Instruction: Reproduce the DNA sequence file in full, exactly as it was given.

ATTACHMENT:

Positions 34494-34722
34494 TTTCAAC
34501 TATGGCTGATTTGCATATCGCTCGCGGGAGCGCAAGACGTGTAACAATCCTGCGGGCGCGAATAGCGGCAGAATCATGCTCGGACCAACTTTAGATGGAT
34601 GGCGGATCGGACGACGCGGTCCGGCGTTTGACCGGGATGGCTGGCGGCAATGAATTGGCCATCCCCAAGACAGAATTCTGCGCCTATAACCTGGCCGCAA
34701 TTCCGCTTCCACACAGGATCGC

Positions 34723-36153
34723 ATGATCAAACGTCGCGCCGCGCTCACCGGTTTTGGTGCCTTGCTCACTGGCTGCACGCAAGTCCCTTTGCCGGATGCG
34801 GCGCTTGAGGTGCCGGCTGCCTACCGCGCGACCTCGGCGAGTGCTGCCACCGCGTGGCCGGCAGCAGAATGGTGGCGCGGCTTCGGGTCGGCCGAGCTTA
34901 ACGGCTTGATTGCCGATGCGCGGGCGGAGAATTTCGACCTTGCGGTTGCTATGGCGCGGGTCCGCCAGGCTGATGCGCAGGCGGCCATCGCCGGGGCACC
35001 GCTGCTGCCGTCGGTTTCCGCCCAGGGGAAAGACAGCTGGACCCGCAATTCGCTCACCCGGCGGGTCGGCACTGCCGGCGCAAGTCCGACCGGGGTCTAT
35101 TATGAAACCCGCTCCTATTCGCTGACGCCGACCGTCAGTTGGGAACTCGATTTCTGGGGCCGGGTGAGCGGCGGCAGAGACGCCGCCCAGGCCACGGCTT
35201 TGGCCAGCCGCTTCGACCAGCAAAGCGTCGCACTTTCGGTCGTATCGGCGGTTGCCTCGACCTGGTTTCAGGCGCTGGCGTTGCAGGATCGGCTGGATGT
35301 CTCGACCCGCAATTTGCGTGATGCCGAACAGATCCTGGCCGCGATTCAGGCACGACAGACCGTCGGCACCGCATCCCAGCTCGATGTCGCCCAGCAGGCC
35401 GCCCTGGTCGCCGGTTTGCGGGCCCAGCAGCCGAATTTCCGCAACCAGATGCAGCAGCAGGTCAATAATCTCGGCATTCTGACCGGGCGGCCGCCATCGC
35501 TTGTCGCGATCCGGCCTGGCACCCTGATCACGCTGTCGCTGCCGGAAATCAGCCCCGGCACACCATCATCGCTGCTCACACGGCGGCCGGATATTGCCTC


Positions 34494-34722
34494 TTTCAAC
34501 TATGGCTGATTTGCATATCGCTCGCGGGAGCGCAAGACGTGTAACAATCCTGCGGGCGCGAATAGCGGCAGAATCATGCTCGGACCAACTTTAGATGGAT
34601 GGCGGATCGGACGACGCGGTCCGGCGTTTGACCGGGATGGCTGGCGGCAATGAATTGGCCATCCCCAAGACAGAATTCTGCGCCTATAACCTGGCCGCAA
34701 TTCCGCTTCCACACAGGATCGC

Positions 34723-36153
34723 ATGATCAAACGTCGCGCCGCGCTCACCGGTTTTGGTGCCTTGCTCACTGGCTGCACGCAAGTCCCTTTGCCGGATGCG
34801 GCGCTTGAGGTGCCGGCTGCCTACCGCGCGACCTCGGCGAGTGCTGCCACCGCGTGGCCGGCAGCAGAATGGTGGCGCGGCTTCGGGTCGGCCGAGCTTA
34901 ACGGCTTGATTGCCGATGCGCGGGCGGAGAATTTCGACCTTGCGGTTGCTATGGCGCGGGTCCGCCAGGCTGATGCGCAGGCGGCCATCGCCGGGGCACC
35001 GCTGCTGCCGTCGGTTTCCGCCCAGGGGAAAGACAGCTGGACCCGCAATTCGCTCACCCGGCGGGTCGGCACTGCCGGCGCAAGTCCGACCGGGGTCTAT
35101 TATGAAACCCGCTCCTATTCGCTGACGCCGACCGTCAGTTGGGAACTCGATTTCTGGGGCCGGGTGAGCGGCGGCAGAGACGCCGCCCAGGCCACGGCTT
35201 TGGCCAGCCGCTTCGACCAGCAAAGCGTCGCACTTTCGGTCGTATCGGCGGTTGCCTCGACCTGGTTTCAGGCGCTGGCGTTGCAGGATCGGCTGGATGT
35301 CTCGACCCGCAATTTGCGTGATGCCGAACAGATCCTGGCCGCGATTCAGGCACGACAGACCGTCGGCACCGCATCCCAGCTCGATGTCGCCCAGCAGGCC
35401 GCCCTGGTCGCCGGTTTGCGGGCCCAGCAGCCGAATTTCCGCAACCAGATGCAGCAGCAGGTCAATAATCTCGGCATTCTGACCGGGCGGCCGCCATCGC
35501 TTGTCGCGATCCGGCCTGGCACCCTGATCACGCTGTCGCTGCCGGAAATCAGCCCCGGCACACCATCATCGCTGCTCACACGGCGGCCGGATATTGCCTC